The resistance needs us: Inside the government and outside the government; in the streets and in social service agencies; at the city council and at the water cooler. The resistance needs us.

This next bit of work we’ve got to do here, in this country, isn’t about any one of us personally. It’s about the light our faith has to offer the world.

But it’s going to take each of us personally. Which is why I am “working hard to keep the blade sharp.” This is not the time to fall apart, to panic, to sink into despair. This is not the time to react to each bit of news coming across my social media as if it were an immediate, in-the-moment danger, downloading the whole cascade of fight/flight hormones from my brain into my body, priming me multiple times each day for an action-movie fight scene.

This is a time to build resilience, to shore up what the social workers call “protective factors.” Because the world needs our faith and our vision, the world needs me. And it needs me calm, and strong, and thinking with the evolved and sophisticated front part of my brain. Not the primal fear/danger center that sees every challenge -- whether a digital headline or an incoming punch -- as an equal and immediate threat.

What is it that keeps us sharp? Research suggests that it’s important to begin with enough -- to have our basic needs met, to have stability in our day-to-day life, which usually means living free of violence, including the violence of poverty. We need, quite literally, for punches to be coming in very, very, very infrequently, preferably not at all. We need safety and acceptance. We need to be able to live in a way that is authentic, to be seen and loved for who we are.

I am incredibly privileged, blessed, and grateful, that this is true in my life. I hope that this is true for you too. I hope for us together that wherever we are on the continuum of safety and security, we continue to move towards greater wellness. And I stand committed with this congregation, through actions like the Living Wage Campaign and the Safe Relations Team; our support for the Hot Chocolate Run for Safe Passage, the Hampshire County Interfaith Help Fund, and the refugee resettlement effort in Northampton, to ensure that these basics are in place for all of us.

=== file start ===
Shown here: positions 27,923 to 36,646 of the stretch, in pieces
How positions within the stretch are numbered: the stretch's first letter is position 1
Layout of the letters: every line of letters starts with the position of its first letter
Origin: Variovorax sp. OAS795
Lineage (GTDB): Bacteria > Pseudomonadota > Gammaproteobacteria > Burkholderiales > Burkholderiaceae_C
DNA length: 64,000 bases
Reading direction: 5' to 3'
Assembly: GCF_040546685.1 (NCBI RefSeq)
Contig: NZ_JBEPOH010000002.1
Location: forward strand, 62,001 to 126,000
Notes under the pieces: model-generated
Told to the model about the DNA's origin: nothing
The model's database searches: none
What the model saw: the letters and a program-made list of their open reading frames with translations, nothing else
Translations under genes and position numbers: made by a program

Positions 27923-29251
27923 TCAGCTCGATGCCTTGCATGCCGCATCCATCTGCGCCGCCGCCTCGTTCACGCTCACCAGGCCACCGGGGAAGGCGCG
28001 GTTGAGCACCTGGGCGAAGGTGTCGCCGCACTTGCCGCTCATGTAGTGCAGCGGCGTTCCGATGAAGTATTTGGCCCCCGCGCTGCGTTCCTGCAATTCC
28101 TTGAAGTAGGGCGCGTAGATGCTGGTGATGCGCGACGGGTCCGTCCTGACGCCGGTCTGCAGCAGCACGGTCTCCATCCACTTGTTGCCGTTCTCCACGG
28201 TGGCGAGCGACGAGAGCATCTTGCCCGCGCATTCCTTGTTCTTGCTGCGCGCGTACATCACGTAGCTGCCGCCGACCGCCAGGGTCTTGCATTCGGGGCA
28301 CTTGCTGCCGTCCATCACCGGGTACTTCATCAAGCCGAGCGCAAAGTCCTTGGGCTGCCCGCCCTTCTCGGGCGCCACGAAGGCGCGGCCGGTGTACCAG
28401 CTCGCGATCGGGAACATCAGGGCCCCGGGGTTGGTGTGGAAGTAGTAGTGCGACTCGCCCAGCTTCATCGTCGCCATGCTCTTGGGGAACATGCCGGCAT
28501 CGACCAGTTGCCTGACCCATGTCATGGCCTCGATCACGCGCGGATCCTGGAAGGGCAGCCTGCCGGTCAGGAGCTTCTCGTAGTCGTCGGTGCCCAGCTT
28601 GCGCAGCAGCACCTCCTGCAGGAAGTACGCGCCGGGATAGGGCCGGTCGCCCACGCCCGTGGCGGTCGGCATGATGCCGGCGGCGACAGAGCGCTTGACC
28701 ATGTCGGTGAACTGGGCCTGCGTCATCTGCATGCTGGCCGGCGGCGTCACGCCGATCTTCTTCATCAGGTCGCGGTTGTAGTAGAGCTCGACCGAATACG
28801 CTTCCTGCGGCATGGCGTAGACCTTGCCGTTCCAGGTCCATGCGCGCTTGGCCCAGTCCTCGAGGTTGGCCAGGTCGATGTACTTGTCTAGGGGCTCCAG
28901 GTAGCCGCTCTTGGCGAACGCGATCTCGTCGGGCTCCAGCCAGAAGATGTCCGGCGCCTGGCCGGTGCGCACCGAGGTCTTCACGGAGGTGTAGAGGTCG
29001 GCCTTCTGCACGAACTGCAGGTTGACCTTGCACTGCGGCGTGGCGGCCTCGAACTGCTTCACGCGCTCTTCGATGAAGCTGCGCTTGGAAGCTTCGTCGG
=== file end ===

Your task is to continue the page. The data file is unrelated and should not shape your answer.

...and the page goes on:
What else do we need to “keep sharp”? Resilience science offers some clues, and they might be surprising. To be our best, we humans need play. We need opportunities to be relaxed, creative, joyful, and physical. We need spirituality, connection to something bigger than ourselves, whatever that may be. And we need each other. We need love and connection.

That’s why I’m thinking of this service -- my favorite service of the whole year -- as important. I’m making singing together in this Great Hall a priority. I’m considering it an essential ingredient of my resistance.

Because it’s fun. Because it requires me to be in my body -- breathing and playing. Because it makes me feel close to all of you. Because it makes me feel like I belong, like I am part of a greater whole, and like there is something bigger than myself in this world.

I’m thinking of the big meal I’ll be serving my extended family in a few hours the same way. Like it’s important and essential. And also my practices of reflection and meditation, the time I find to be alone in nature, the time I find to swim and dance and run, the time I spend listening to my daughter make music. And the time I spend laughing until my sides hurt with my ridiculous little family.

There is so much work to be done. And I am going to make sure that I show up to do it as strong and resilient and well-resourced as I possibly can.

This is what I want to say to all you beautiful people at the beginning of this new year: You are not a luxury. We need you. The resistance needs you. What are you doing in 2017 to keep yourself sharp?